that
saturated chains pack within unsaturatedlayers. The phase diagram of simple triacylglycerol binary systems, tristearin (SSS) and a mixedchain triacylglycerol, stearodipalmitin
(PS? or
SPP), best illustrates the intricacy of he crystallizationpattern of butter oil and reflects the complexity of the interaction between triacylglycerols withsimilar structures. The SSS-PSP system has an eutectic mixture melting at 63.9°C at about 65mole % PSP. On the other hand, the mole fraction of
SPP
in SSS at the eutectic temperature isabout
27% [10,11],
even though
it
differs
only
in
the
position of he stearic acid
moiety.
Therefore,temperature dependent co-nucleation of various triacylglycerols of butter lipids yields solid andliquid fractions with
the same
spectrum of riacylglycerols
and
fatty acids,
but in
different proportions
[2]
rather than fractions
having
different triacylglycerol and fatty
acid
compositions [5
].
As
a result,laboratory scale TCPC of butter oil failed to yield fractions with significantly different chemicaland physical properties, namely melting range. Accordingly, co-nucleation occuring at varioustemperatures,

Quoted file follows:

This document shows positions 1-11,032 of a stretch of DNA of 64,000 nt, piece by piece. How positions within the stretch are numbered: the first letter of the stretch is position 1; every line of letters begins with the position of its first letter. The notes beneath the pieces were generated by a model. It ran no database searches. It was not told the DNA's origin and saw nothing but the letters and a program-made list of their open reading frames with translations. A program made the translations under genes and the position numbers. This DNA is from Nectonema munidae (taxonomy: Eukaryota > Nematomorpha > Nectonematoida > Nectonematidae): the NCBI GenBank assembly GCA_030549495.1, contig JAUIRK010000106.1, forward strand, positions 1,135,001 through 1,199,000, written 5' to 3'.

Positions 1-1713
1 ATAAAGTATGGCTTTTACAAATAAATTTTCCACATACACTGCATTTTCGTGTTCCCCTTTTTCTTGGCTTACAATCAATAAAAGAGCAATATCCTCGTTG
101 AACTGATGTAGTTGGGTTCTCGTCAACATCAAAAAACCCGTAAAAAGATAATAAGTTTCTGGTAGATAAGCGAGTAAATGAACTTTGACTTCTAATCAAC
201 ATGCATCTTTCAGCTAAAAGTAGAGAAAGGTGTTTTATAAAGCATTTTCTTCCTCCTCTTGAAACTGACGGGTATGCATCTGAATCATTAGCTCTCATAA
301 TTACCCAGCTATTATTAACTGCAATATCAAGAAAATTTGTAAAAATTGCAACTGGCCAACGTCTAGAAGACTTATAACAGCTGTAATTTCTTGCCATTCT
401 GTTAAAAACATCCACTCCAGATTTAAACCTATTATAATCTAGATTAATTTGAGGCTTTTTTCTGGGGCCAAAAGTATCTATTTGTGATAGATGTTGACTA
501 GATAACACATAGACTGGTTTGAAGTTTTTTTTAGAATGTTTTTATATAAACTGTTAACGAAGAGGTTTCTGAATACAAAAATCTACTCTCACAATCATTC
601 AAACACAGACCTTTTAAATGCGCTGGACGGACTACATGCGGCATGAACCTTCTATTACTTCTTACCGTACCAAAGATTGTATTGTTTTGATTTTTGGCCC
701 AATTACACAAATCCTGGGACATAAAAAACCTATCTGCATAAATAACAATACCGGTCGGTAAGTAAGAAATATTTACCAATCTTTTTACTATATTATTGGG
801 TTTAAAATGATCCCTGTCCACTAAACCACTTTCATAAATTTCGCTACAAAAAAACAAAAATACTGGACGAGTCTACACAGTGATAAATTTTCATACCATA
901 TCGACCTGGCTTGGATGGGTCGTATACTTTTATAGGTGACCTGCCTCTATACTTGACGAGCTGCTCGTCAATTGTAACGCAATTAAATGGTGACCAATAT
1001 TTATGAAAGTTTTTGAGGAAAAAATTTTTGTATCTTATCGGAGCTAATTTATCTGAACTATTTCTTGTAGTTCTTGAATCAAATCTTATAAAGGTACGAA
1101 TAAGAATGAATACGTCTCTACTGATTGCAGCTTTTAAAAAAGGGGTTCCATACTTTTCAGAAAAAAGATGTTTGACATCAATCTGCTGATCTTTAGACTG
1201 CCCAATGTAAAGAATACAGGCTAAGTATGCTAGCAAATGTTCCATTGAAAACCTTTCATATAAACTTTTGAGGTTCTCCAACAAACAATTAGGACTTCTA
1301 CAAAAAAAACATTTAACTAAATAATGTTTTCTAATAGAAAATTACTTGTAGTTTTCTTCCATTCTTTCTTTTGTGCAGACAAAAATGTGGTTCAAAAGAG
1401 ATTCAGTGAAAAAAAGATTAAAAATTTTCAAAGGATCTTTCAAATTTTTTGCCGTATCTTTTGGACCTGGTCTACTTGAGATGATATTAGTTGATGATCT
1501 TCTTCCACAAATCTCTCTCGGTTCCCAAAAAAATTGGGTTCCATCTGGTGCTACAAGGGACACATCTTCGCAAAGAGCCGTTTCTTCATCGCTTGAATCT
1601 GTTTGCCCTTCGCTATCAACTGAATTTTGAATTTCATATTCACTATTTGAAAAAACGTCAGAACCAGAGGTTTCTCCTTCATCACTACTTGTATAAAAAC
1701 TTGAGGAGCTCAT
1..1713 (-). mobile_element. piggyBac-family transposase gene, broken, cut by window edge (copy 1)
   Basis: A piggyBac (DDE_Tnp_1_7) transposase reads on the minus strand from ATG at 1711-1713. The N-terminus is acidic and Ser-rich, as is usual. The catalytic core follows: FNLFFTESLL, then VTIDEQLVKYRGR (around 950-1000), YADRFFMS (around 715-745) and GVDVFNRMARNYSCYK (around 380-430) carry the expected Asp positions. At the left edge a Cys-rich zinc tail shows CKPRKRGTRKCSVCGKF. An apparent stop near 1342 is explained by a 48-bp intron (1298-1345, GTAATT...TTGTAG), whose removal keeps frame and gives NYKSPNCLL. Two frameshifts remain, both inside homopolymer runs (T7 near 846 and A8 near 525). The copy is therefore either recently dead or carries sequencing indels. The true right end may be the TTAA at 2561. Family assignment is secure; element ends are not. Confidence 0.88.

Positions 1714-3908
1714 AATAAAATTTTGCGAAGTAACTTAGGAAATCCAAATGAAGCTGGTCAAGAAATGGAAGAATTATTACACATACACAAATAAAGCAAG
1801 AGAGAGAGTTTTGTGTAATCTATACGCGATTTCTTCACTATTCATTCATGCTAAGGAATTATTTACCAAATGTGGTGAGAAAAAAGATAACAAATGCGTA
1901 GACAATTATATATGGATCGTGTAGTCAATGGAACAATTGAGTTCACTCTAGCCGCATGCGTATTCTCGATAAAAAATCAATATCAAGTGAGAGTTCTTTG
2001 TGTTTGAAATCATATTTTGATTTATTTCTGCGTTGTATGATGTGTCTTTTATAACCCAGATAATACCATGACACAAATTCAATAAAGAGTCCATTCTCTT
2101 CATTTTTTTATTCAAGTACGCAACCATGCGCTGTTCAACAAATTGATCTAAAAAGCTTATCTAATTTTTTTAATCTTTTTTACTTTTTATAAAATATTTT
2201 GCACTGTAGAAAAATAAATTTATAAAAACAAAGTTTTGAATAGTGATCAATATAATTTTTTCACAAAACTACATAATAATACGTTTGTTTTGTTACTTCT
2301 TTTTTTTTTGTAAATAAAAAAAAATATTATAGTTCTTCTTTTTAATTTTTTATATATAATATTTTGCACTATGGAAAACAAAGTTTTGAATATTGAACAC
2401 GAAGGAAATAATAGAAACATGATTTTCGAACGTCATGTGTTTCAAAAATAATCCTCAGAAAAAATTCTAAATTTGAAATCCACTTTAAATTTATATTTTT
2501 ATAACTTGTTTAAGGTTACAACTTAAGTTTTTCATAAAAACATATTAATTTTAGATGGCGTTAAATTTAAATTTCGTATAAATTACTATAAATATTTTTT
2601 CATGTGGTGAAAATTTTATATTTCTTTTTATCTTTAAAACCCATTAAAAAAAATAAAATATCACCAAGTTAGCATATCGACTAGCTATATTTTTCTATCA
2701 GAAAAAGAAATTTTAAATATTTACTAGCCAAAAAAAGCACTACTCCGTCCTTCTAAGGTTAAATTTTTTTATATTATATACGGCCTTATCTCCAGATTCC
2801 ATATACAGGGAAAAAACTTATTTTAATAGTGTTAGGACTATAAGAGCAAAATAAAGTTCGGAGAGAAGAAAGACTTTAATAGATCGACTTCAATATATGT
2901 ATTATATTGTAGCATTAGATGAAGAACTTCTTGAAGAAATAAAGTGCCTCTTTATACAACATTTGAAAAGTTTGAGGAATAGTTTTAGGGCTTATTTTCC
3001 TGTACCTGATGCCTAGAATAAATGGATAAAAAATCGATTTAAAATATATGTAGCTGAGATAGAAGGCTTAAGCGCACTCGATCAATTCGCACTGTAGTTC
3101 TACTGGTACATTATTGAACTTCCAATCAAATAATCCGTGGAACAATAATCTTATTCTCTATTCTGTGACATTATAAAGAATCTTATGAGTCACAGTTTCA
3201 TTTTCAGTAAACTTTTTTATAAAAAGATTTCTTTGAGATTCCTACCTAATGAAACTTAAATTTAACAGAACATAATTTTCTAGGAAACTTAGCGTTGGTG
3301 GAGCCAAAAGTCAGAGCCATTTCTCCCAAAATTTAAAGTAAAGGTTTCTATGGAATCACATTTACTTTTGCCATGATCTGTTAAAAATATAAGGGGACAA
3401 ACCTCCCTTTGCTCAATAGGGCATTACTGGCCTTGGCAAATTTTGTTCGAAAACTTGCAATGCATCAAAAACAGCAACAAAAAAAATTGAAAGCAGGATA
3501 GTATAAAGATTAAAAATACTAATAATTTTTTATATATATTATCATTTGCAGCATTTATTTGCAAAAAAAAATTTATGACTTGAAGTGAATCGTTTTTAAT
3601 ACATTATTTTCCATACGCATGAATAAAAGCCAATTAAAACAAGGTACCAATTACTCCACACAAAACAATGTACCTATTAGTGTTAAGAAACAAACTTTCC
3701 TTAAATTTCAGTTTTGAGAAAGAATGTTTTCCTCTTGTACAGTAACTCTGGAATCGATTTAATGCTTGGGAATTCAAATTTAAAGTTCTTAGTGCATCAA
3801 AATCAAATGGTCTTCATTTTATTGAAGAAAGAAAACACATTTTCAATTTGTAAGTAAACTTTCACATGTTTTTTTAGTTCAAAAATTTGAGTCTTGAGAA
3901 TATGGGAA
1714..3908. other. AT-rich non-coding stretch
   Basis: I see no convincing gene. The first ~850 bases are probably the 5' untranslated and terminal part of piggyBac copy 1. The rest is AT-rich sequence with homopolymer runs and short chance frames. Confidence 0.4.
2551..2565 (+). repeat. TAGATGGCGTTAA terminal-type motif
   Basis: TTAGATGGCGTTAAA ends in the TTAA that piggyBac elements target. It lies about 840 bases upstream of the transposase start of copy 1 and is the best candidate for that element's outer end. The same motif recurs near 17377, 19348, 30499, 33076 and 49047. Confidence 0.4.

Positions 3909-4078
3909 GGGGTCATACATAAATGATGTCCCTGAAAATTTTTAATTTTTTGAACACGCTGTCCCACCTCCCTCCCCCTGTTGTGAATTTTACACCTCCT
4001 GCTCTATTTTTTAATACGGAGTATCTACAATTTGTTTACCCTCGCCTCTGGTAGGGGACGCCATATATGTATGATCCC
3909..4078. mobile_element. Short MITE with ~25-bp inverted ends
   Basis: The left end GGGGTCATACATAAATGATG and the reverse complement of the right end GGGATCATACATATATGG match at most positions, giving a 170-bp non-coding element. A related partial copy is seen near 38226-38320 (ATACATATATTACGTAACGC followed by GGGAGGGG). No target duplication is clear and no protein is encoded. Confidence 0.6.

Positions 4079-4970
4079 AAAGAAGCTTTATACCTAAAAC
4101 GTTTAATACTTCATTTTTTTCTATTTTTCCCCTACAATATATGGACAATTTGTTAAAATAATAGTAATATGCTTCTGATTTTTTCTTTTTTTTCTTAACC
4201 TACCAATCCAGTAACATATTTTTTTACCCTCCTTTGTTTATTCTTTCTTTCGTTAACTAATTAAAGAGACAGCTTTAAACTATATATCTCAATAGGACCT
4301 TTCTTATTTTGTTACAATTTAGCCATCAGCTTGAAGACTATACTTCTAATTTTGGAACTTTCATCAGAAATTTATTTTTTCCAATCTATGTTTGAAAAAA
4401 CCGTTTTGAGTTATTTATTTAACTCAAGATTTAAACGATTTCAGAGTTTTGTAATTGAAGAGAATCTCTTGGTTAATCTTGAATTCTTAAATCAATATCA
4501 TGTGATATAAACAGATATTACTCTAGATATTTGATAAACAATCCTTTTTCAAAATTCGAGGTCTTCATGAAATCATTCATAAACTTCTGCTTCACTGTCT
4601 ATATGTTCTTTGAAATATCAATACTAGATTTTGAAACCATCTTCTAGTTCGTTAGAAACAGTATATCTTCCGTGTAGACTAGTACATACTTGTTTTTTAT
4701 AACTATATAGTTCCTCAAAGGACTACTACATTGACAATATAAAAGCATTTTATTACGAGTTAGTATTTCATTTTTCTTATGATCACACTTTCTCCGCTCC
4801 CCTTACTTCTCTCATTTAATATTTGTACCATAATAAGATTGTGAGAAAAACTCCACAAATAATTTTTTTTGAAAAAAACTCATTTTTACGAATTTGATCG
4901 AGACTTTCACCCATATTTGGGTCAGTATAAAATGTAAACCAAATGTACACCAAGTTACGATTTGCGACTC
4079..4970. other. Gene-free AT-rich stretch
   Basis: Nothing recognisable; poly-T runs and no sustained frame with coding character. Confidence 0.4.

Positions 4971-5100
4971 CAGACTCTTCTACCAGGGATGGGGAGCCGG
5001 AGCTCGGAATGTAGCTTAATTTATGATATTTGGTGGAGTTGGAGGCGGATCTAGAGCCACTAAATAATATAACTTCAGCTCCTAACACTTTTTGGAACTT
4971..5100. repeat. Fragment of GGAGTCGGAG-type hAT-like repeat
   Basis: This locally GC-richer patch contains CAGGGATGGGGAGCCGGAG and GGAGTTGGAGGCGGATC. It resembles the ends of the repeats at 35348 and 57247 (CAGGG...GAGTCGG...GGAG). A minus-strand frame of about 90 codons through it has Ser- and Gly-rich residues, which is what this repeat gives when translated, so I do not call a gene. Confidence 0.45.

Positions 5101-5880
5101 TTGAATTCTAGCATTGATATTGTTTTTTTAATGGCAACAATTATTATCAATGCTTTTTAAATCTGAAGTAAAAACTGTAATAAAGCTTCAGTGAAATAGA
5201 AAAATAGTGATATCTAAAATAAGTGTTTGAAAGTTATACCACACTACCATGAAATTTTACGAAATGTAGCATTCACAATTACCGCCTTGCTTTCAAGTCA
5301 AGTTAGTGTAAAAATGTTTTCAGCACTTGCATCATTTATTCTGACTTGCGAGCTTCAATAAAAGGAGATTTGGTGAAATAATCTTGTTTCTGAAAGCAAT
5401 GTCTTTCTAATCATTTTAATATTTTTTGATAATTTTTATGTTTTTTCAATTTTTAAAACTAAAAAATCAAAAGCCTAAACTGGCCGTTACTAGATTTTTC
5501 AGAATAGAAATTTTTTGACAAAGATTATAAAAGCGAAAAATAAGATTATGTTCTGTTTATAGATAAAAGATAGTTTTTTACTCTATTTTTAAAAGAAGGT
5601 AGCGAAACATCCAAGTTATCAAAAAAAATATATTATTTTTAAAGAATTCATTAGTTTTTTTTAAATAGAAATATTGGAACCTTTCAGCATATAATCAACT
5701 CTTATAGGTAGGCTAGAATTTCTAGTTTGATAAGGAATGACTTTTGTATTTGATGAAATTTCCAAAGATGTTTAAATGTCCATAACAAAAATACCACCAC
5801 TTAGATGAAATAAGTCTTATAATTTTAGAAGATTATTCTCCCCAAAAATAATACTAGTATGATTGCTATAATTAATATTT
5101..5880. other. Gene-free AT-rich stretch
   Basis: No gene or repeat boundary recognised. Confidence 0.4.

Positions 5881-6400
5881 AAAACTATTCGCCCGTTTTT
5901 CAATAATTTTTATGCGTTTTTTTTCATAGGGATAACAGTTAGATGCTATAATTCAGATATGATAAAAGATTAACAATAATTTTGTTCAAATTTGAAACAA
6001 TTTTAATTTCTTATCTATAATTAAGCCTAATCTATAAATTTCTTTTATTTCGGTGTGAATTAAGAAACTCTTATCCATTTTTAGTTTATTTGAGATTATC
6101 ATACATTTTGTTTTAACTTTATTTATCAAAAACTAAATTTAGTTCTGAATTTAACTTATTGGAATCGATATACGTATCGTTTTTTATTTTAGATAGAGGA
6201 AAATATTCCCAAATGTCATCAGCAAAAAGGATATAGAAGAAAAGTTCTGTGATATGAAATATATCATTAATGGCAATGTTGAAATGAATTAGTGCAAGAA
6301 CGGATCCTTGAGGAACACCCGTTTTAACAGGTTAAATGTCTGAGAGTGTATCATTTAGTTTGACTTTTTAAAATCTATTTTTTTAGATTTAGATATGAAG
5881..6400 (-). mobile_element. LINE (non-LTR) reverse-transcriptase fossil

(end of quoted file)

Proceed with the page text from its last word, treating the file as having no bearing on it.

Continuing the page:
rate
of cooling, agitation and filtration is expected to minimize the spectral differencesof chemical distribution of triacylglycerols and fatty acids and accordingly the physical propertiesof isolated lipid
 fractions
 [2, 7, 12, 13]. This contrasts with earlier conclusions that butter oil canbe
 fractionally
 crystallized in a one-step process to yield products, which were markedly differentin their physical and chemical properties [5] to warrant their commercialization as a healthyalternative to hydrogenated vegetable oils. Thus one-step TCPC
may not be
suitable for industrialfood applications [5].Therefore, it is the intent of this paper to examine TCPC of butter oil in acetone at various